- In the book, when they learn the victim was repeatedly stabbed, Monsieur Bouc immediately labels it a crime of passion and says that the murderer must be a woman. Actually, the crime was ruthlessly planned in advance, but it was a woman who did all the planning and organizing. Well played, Agatha.
- Poirot referring to the Americans as subjects rather than citizens makes a lot more sense when you remember the Belgians have a king, and that Poirot is famous for his Obfuscating Stupidity Funny Foreigner routine.
- Nearly every one of the suspect utters some kind of mistrustful, xenophobic remark in passing — "That's the worst thing about Americans, they're so sentimental" — "I normally don't like them Britishers" — passengers constantly reduce one another to their nationality. But in fact, everyone is working together, regardless of what country they come from, to eliminate a common enemy. This is actually a calculated move to keep anyone from figuring out they had all been part of the same household, and as close as could be despite most of them not actually being related.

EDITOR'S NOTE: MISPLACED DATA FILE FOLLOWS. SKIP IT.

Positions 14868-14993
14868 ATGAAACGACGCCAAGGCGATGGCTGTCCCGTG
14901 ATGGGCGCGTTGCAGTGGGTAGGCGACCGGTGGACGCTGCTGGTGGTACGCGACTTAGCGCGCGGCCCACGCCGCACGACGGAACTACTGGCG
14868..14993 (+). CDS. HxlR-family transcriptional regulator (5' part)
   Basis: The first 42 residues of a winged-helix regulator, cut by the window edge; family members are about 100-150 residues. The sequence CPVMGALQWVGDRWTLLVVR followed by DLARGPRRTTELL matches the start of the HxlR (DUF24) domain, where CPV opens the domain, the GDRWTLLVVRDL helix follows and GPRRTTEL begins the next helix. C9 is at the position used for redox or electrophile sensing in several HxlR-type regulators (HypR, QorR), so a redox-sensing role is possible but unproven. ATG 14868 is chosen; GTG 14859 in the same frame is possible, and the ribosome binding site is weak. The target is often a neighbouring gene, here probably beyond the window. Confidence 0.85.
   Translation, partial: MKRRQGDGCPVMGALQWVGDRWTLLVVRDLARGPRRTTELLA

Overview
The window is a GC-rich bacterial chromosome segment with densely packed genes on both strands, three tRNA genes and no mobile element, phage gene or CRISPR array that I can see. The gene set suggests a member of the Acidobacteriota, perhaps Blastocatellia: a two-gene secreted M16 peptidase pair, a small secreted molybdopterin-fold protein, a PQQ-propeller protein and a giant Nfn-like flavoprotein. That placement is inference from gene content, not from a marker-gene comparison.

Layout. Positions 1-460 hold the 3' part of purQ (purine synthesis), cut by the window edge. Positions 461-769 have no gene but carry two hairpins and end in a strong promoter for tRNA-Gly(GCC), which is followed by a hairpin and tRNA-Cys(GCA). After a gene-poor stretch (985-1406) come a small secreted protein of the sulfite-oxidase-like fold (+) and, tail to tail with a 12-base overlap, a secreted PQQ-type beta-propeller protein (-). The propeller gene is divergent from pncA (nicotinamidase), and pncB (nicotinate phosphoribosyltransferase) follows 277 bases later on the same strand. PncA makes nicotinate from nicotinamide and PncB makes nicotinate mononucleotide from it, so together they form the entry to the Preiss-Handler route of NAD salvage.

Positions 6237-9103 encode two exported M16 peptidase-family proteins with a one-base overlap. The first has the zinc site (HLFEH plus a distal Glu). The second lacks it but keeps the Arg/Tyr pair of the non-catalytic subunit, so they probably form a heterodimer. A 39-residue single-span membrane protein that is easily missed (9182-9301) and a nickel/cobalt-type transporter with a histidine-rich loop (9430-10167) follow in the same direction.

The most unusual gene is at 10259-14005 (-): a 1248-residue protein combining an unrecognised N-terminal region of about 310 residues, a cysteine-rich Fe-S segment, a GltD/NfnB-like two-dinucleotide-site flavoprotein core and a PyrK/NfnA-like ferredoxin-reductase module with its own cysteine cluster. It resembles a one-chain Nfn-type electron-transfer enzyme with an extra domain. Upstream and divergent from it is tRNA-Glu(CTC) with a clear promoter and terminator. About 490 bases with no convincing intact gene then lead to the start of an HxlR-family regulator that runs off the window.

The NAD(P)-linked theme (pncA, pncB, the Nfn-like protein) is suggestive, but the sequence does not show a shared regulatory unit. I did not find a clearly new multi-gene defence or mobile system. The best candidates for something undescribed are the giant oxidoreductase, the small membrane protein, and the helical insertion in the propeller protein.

- Related to the above, xenophobia works against the investigators as well. Notice how both Monsieur Bouc and Dr. Constantine frequently base their theories of the case around particular national stereotypes (they assume its a crime of passion and rule out the English suspects because they're "cold" and "don't stab people", Constantine suspects the Italian because Italians are hot-headed and do stab people, and so forth).
- Poirot reiterates many times in other books that the reason he never lets a murderer get away with it, however despicable the victim, is that once someone has taken it upon themselves by their own judgment to act as judge, jury, and executioner they become too dangerous to continue in society. In this book, he lets the murderers go, not only because of how much of a monster the victim was and because the wronged parties had already tried to seek justice through legal means and been bitterly let down, but also because they judged and acted as a large group rather than as individuals and hence would not be likely to form a habit of murder in the future.
- A single person can't be judge, jury, and executioner. A jury has twelve members.
Fridge / Murder on the Orient Express